PLDT has pressed the Philippines’ government to clarify how its proposed Open Access in Data Transmission Act will distinguish between telecom operators and data transmission players.
The proposed act aims to help ISPs enter the local broadband market by removing regulatory hurdles, promoting fair and open competition. The government claims that this will reduce internet prices by driving more cost-effective installation of broadband infrastructure.
However, at PLDT’s annual stockholder’s meeting, corporate secretary and chief legal counsel Marilyn A Victorio-Aquino argued that the act “will open the data transmission industry to data transmission participants who will be allowed to own and operate a network without obtaining a franchise, or a certificate of public convenience, or a provisional authority unlike the telcos.”
Victorio-Aquino further elaborated: “When a data transmission industry player owns and operates a network, it will be allowed to compete for the scarce frequencies which are available to players like us. When that happens, you ask yourselves, so what happens between the business of a data transmission player and the telcos when they can operate and own a network and they can compete [for] our frequency? There’s not much difference.”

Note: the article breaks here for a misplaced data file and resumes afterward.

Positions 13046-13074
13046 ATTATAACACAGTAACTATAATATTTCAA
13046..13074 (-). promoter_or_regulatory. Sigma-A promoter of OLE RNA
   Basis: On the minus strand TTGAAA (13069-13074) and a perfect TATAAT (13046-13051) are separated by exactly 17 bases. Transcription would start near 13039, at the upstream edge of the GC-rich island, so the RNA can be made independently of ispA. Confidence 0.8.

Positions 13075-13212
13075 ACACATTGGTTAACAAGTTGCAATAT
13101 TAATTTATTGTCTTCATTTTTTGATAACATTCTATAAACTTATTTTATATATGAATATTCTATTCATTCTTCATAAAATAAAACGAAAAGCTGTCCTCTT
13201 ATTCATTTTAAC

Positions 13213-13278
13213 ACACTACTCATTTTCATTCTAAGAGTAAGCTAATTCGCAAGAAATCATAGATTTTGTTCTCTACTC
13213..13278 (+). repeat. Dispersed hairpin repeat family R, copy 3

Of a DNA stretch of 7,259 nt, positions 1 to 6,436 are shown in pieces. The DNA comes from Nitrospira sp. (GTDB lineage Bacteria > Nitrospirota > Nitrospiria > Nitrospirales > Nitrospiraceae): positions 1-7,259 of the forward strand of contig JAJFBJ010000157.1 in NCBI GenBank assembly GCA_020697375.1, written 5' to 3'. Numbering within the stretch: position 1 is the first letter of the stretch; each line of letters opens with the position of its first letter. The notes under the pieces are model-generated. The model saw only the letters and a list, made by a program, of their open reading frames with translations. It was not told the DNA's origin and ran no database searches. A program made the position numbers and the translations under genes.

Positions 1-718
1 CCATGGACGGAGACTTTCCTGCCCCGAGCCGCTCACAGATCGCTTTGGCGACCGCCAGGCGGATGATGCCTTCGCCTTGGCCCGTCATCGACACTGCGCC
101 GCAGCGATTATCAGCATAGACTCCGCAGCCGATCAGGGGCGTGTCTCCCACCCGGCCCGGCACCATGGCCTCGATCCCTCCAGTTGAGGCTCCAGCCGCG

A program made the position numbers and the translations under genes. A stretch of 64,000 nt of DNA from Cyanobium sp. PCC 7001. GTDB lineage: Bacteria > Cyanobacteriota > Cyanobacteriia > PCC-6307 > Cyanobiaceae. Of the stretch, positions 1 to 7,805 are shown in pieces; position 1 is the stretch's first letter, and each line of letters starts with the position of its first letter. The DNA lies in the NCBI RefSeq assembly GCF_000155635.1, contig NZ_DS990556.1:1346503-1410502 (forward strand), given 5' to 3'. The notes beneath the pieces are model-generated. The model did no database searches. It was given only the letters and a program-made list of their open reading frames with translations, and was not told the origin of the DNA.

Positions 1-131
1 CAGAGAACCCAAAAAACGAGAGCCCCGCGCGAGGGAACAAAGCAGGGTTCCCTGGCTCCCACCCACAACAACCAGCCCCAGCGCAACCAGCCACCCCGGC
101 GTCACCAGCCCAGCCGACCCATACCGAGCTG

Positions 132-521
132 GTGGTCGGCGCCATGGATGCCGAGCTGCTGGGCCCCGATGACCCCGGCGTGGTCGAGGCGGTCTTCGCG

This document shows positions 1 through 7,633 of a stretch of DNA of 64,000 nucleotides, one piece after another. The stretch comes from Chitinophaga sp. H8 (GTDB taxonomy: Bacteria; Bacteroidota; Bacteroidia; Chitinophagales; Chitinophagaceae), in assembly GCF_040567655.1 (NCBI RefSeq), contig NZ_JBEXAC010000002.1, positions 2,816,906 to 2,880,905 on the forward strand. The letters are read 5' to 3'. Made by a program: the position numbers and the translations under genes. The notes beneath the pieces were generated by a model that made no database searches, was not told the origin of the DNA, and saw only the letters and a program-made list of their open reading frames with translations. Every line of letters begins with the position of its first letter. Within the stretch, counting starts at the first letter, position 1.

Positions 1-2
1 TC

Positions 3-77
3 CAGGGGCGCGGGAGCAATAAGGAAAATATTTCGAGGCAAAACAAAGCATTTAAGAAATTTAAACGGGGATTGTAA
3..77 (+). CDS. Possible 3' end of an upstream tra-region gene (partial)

“So, why will they be treated differently? Why will they be allowed to operate and conduct business without obtaining a franchise and a certificate of public convenience and necessity? Both requirements are imposed on telcos, which somehow restrict our operations in such a way that these regulators subject us to. So, these are the questions that need to be asked in case this bill is reintroduced in the new Congress,” she concluded.
CommsUpdate reports that the Open Access in Data Transmission Act was first published as House Bill No. 0057 in July 2019, although it was revised to become House Bill 8910 in March 2021. The House of Representatives approved the bill on 28th July 2021 and it passed to the Senate the following day.
Business World reports that the bill is one of the measures that local business groups and foreign chambers are pushing for the 18th Congress to pass in its remaining session days. The DICT (Department of Information and Communications Technology) supports the bill on the grounds that it will ensure competition in the former duopoly.
In a statement, DICT said that the bill “mandates interconnection among data transmission participants to avoid dominance by a single player or by a group of data providers. The bill also mandates that there should be at least two providers at any given layer.”